Since no one’s left to pad out the story,
these are the bones of it: Saturday evening,
an RAF base (south Yorkshire, most likely),
the last weeks of World War Two.
The lads fix to meet at a hotel in town –
they might not be here next Saturday night.
The bar soon fills, and there’s laughing and noise.
The girls are friendly. They all should be dancing,
but where’s the band? The barman says the band’s
gone to War, but they didn’t take the piano.
As far as the airmen know, no one can play,
but somebody calls out: ‘Who plays piano?
Let’s have some music!’ And tall, quiet George says,
‘I play a bit’, and they slap his shoulders
and let him through, and he plays a bit for hours.
They sing and dance because War’s nearly
over and here come the post-War days.
Lads line up pints on the piano top,
too much beer by half for one pianist,
and anyway George is no drinker.
Then someone announces they ought to lock up,
and George is shutting the piano lid
when one of the men leans across and says,
‘By, bloody hell, George, though, you’re a dark horse!
All this bloody time, and none of us knew.’
This is quite slender, as stories go,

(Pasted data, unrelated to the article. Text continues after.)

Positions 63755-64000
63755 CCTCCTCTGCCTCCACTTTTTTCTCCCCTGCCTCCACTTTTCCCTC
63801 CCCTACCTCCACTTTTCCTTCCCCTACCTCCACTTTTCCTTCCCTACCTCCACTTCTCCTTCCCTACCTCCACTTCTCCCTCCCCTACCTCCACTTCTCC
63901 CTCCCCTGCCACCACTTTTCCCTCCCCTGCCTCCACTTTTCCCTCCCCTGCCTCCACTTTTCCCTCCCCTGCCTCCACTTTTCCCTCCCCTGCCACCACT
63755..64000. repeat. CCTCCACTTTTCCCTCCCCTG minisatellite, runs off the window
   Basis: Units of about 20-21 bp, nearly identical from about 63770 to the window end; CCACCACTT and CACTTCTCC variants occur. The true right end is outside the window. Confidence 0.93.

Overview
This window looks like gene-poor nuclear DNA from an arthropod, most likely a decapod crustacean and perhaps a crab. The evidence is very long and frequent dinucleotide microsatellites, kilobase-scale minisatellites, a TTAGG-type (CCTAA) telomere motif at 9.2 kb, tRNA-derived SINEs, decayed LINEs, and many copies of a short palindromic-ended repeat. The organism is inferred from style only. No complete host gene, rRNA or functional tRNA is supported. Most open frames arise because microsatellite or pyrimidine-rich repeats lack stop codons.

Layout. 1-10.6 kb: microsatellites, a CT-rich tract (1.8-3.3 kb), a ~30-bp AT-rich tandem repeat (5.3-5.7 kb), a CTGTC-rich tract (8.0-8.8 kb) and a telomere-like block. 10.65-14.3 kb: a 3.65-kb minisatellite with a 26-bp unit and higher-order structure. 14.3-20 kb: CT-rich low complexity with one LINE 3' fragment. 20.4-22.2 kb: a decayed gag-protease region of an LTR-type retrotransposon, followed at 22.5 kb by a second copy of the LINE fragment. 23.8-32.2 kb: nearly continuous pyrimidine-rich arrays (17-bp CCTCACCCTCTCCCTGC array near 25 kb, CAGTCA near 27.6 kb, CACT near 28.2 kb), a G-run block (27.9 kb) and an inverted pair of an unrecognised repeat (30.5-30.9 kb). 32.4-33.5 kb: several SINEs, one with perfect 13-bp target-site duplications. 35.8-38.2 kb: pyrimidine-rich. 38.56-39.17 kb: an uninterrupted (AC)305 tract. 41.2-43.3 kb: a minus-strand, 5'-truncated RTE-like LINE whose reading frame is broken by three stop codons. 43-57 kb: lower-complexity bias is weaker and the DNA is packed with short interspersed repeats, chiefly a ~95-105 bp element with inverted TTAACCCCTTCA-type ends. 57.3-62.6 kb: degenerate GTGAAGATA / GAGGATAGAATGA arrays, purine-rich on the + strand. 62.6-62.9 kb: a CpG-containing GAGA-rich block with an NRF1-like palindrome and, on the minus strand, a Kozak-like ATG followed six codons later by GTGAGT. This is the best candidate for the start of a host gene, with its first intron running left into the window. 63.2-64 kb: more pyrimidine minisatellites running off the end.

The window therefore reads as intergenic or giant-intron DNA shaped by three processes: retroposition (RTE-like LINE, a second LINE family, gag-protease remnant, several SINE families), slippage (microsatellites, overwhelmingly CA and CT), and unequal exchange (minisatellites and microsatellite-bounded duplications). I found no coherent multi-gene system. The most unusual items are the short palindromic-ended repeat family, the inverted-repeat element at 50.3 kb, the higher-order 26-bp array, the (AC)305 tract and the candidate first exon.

but it has a beginning and moves
to an end, with a crisis in-between.
There’s still some fleshing out to be done,
which bare bones leave plenty of space for:
uniforms, Brylcreem, blue smoke in glass light shades,
the shade of the lipstick the girls lay their hands on.
And how have they got there? Bikes? A lorry?
Will any man marry his dancing girl,
or only promise to?
What do the old ones
keep to themselves as they watch from the side?
Possibly stories with broken bones
they could relay the flesh onto if they wished,
but old ones don’t tell all that might be told.
Or if they do, not the same way twice.
Robert Etty lives in Lincolnshire. His poems have appeared in literary publications since the 1980s. Shoestring Press has published several of his collections.